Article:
Friday, September 29, 2017

Review: Liar's Winter by Cindy K. Sproles

To Purchase
About the book:

Lochiel Ogle was born with a red-wine birthmark--and it put her life in jeopardy from the moment she entered the world. Mountain folks called it "the mark of the devil," and for all the evil that has plagued her nineteen-year existence, Lochiel is ready to believe that is true. And the evil surely took control of the mind of the boy who stole her as an infant, bringing her home for his mother to raise.

Abused and abandoned by the only people she knows as family, Lochiel is rescued by a peddler and given the first glimpse of love she has ever known. The truth of her past is gradually revealed as is the fact that she is still hunted by a brother driven to see her dead. Unsure if there's anyone she can truly trust, Lochiel is faced with a series of choices: Will she continue to run for escape or will she face her past and accept the heartbreaking secrets it reveals? Which will truly free her?

Set in the wild and beautiful Appalachian Mountains of nineteenth-century East Tennessee, Liar's Winter is an unflinching yet inspirational exploration of prejudice and choice.

My Thoughts:

Liar’s Winter is a story that took me by surprise. From the prologue to the epilogue this story drew me in and had me reading in a rapid pace. Set in the Appalachian’s in the early 1900’s we are given a glimpse of a young woman’s life, one that has been abused and lied to for almost 19 years. One where superstitions and hate run deep, deeper than the birthmark that has marked Lochiel (Low kill) believing that she is worthless and the devil’s daughter.

Lochiel was rescued by a kind man who begins to reveal the truth of whom she is and where she is from. This man and his mother treat her as though she matters, with kindness and love and show her about a God who loves her even more. I felt her impatience as the truth was slowly revealed to her and she had to weigh that with the lies she always believed. I wanted these kind folks to tell Lochiel her entire story in one sitting, but as the story unfolded I saw as the author did that that would not be best for Lochiel. Receiving the truth had Lochiel hanging on to the lies she believed her whole life for a little bit longer as the ramifications of the truth swirled inside of her head.

I saw so many life lessons in this story and marveled with Lochiel as she finally saw who she really was. This was my first read by author Sproles and I found it unique in its setting and authenticity in the characters.

I received a copy of this book for free from Kregel Publications. I was not required to post a positive review and all views and opinions are my own.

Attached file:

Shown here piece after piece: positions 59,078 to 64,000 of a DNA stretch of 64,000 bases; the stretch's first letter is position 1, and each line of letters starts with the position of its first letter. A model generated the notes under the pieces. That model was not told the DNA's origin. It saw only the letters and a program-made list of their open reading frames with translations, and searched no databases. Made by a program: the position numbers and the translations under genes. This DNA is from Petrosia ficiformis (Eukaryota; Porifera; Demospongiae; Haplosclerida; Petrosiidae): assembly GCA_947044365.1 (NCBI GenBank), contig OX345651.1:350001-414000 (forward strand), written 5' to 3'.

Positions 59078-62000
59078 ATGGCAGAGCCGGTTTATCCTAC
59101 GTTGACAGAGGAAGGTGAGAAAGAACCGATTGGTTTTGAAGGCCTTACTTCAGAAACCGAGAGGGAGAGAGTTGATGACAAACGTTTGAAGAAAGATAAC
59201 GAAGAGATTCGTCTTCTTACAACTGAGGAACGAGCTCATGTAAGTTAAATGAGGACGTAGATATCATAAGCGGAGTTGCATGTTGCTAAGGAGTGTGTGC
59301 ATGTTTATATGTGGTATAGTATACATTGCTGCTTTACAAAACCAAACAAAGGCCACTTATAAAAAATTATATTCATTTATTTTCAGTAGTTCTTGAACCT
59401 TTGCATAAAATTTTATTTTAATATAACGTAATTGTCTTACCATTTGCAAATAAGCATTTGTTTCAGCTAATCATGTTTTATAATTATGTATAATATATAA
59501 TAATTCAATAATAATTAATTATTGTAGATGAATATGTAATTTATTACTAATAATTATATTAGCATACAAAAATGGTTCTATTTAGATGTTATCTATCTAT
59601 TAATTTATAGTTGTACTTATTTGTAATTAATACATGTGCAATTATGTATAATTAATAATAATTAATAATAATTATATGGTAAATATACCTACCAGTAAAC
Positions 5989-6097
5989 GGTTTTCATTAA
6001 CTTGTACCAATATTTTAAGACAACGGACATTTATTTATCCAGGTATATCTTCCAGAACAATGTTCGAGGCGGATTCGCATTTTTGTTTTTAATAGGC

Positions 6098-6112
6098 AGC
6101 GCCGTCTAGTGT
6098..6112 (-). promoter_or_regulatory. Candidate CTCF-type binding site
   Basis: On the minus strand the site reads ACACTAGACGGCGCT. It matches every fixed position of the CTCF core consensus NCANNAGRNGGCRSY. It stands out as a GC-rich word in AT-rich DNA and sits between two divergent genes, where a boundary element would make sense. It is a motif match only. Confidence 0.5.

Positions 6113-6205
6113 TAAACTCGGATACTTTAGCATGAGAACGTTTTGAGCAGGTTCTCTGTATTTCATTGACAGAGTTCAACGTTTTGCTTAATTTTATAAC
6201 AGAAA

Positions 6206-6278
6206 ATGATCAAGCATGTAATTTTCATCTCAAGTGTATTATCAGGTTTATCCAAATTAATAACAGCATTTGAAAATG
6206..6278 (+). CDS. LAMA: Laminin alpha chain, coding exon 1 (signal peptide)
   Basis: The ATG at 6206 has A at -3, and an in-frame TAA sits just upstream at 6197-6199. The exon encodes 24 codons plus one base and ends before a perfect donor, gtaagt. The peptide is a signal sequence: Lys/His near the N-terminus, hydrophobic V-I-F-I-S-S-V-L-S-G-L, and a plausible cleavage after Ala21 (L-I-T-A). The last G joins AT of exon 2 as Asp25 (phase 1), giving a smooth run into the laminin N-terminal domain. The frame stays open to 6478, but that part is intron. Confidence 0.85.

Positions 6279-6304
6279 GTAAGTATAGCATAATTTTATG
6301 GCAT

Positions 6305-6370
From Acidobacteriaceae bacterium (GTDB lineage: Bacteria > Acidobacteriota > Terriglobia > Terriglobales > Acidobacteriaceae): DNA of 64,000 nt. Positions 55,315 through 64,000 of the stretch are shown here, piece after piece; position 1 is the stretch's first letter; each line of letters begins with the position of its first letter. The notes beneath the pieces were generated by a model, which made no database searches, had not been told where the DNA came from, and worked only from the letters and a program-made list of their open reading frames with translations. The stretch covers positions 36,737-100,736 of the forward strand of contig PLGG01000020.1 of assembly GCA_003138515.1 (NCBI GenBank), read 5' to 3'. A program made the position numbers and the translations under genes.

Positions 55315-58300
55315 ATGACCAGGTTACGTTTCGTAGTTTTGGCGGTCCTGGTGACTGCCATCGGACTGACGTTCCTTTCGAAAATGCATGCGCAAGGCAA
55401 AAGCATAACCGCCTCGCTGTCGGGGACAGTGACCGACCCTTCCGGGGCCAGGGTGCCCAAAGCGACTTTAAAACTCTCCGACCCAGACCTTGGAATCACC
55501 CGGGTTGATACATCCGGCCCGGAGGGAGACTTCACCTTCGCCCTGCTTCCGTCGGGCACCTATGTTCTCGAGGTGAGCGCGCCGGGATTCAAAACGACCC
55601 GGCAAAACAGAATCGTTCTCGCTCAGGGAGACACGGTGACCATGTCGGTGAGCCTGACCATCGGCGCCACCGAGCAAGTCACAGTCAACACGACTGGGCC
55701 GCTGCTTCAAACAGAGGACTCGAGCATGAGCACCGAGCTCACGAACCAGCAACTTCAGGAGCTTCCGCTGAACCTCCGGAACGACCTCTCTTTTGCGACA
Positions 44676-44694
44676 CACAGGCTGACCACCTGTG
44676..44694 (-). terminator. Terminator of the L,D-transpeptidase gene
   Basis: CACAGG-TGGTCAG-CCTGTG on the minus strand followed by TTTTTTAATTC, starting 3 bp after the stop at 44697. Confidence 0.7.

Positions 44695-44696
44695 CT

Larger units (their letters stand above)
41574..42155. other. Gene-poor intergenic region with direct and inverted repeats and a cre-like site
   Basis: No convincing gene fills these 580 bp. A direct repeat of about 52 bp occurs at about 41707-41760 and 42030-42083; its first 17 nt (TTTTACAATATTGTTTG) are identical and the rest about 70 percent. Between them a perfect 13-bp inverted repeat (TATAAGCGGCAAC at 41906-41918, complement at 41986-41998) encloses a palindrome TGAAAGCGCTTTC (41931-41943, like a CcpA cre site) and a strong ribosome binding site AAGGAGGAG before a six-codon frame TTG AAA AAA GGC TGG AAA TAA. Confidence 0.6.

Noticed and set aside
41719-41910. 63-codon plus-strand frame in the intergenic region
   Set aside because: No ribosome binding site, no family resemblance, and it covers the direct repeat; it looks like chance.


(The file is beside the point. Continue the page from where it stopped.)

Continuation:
Review, Guest Post, and Giveaway: Waiting for Butterflies by Karen Sargent

Click here to purchase your copy.

About the Book

Book title: Waiting for Butterflies
Author: Karen Sargent
Release date: April 4, 2017
Genre: Christian Women’s Fiction

When tragedy strikes, Maggie discovers a mother’s love never ends—not even when her life does. Longing for her family after her death, she returns home where she helplessly witnesses her family’s downward spiral in the aftermath of her passing.

Her husband is haunted by past mistakes and struggles to redeem himself. Her teenage daughter silently drowns in her own guilt, secretly believing she is responsible for her mother’s death. Only her five-year-old, full of innocence, can sense her presence.

Although limited by her family’s grief and lack of faith, Maggie is determined to keep a sacred promise and salvage her family before her second chance runs out.

A tender portrait of a mother whose love reaches beyond possible, Waiting for Butterflies will embrace your heart and not let go.

My Thoughts:

Waiting for Butterflies was a book, at least for me, that was somewhat difficult to read. Not so much for the “controversy” itself, though that did have me wondering. I think it was really the time of year, I lost someone very precious 5 years ago at around this time, so this story was a bit more emotional for me.

The positives: the author writes well and even with a difficult subject drew me into the characters, all of them, and had me feeling their emotions. Each family member was suffering in a certain way and that made me want to hug each of them. I felt Maggie’s death was senseless and so the actions that led up to her early demise upset me. It happens too much in real life. I felt for Maggie as I am a mother as well and I can’t even imagine how she felt when she wanted to comfort her kids or her husband and she could not. She was watching her family from the outside and could not communicate with them as she had when she was alive. I didn’t like her not belonging somewhere; she was just in a no man’s land of sorts.